It hasn’t been that many years since the media crowned clergymen from New York and Chicago the co-emperors of black people. Are we so desperate to crown someone new that we’re gonna force the rectangle that is Obama into the square hole that is the mass media’s designated spot for such royalty?
All of this leads to the inevitable question: what does Barack Obama think? A piece from the Hartford Courant offers that
Paul Colford, director of media relations for the AP, reminded me of a “60 Minutes” interview in which Obama said, “I am rooted in the African-American community. But I’m not defined by it. I am comfortable in my racial identity but that’s not the core of who I am … that’s not all I am.”
“60 Minutes” correspondent Steve Kroft pointed out Obama’s upbringing in a white household and asked, “Yet at some point, you decided that you were black?” Obama replied: “Well, I’m not sure I decided it. I think, you know, if you look African American in this society, you’re treated as an African American.”
My own feeling is that, while this is a valid and interesting discussion, the overwhelming majority of Americans don’t care. What they see is a black guy with a black wife who attends a black church who’s from a black neighborhood, etc, etc. For all intents and purposes, Barack Obama is black, and that’s that.
Still, his story does say something to the biracial community, which has its own unique struggles and challenges. It remains to be seen if Obama will have the time to tell that story in the course of this election campaign.
Having said that, I do think that Barack’s biracial-ness has been a part of key to his success.
I often say that, the top-most emotion that blacks have about whites is not hate or fear, but mistrust.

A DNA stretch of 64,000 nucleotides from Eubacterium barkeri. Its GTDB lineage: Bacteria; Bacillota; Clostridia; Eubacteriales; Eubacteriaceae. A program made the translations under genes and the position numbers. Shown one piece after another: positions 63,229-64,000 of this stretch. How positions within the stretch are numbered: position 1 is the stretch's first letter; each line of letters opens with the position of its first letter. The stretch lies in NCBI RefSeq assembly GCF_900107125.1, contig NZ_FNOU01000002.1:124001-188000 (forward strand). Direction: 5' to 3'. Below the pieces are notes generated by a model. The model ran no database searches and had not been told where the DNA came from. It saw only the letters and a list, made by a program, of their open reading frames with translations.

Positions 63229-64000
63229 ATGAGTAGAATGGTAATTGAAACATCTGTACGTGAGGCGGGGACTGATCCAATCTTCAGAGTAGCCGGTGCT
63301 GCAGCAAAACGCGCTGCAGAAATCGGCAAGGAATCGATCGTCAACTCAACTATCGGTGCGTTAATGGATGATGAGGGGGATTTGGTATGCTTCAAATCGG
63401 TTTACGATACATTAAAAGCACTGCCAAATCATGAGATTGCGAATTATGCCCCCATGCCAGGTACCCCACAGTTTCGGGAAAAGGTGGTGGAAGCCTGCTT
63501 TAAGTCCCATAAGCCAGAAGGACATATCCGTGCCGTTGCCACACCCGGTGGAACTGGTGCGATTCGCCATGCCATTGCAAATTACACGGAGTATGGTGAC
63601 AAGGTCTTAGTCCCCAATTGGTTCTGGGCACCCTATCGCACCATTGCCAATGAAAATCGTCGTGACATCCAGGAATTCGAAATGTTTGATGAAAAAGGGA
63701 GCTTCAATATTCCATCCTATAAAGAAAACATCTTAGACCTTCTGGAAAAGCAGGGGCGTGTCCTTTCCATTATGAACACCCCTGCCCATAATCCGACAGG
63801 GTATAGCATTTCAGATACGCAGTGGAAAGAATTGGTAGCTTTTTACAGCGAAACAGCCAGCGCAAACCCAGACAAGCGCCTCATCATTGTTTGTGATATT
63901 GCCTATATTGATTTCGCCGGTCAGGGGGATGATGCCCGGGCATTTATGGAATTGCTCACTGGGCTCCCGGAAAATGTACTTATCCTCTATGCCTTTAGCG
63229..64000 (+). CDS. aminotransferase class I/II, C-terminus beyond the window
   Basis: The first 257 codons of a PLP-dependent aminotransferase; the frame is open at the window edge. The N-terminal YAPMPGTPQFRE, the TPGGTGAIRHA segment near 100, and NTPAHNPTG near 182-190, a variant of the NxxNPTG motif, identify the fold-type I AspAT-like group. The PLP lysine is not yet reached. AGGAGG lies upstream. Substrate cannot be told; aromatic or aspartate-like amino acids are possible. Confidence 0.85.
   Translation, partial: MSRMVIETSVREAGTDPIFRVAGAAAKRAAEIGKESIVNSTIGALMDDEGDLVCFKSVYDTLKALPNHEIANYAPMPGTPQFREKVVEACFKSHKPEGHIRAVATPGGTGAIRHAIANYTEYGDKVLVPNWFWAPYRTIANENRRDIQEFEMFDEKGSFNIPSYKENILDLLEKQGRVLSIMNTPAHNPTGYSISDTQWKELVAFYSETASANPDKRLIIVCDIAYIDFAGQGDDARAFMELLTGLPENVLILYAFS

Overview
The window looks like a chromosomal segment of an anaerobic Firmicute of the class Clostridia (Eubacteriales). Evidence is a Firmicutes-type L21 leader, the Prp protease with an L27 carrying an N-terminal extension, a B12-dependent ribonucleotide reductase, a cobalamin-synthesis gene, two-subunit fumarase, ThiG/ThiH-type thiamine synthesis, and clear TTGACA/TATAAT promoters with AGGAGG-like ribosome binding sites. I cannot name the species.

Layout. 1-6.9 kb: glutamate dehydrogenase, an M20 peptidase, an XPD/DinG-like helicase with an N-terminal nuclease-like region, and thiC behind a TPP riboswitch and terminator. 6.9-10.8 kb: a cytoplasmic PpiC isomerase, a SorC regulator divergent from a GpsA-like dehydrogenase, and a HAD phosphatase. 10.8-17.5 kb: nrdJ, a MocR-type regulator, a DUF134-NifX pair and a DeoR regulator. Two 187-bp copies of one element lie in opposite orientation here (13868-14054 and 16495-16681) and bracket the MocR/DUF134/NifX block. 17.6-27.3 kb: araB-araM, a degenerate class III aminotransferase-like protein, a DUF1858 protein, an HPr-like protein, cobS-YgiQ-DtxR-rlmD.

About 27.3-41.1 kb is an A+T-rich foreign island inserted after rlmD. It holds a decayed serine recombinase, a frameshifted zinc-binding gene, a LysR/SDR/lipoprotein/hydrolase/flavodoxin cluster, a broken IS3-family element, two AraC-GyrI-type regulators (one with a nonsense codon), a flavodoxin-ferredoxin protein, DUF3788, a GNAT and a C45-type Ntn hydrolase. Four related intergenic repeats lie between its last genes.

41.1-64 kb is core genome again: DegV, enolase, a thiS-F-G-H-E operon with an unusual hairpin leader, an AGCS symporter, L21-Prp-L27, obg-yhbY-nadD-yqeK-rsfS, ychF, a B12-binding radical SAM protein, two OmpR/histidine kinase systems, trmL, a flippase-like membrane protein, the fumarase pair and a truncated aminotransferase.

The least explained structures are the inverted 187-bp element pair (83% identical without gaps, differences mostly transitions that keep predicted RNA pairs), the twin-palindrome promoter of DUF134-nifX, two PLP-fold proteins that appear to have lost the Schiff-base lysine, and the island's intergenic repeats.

Black folks know white people are not all racists, but we know that some are. The problem is, we don’t know who’s racist and who isn’t. So we go through life with our racist radar up, trying to see if a slight or insult or instance of unfair treatment is personal, or about race.
Over the course of a lifetime, the emotional baggage that comes from dealing with race gets so heavy, it can become a burden. A burden that can make us angry, and sap away our hope. (Barack Obama refers to this in his “Perfect Union” speech on race relations.)
Being biracial, Barack Obama doesn’t have the same baggage. When Barack Obama thinks of white people, his memories are about the white mother who told him bedtime stories and tucked him into bed; about the white grandparents who made his lunch before he went to school; about the white family members who celebrated his graduation and marriage.
Obama’s own life is as much about white “goodness” as it is about white racism. That, I think, has given Obama an ability to connect with whites that a black kid growing up poor in a segregated innercity neighborhood might lack.
And it gives Obama more reason to hope than cynics in the black community could ever dream of having.
In the end, I think the fact that Obama can get this far, and become the presidential nominee for a major political party, says something good about all of us in America – black, white, mixed, whatever. And that transcends the question of how he got that drop of black blood.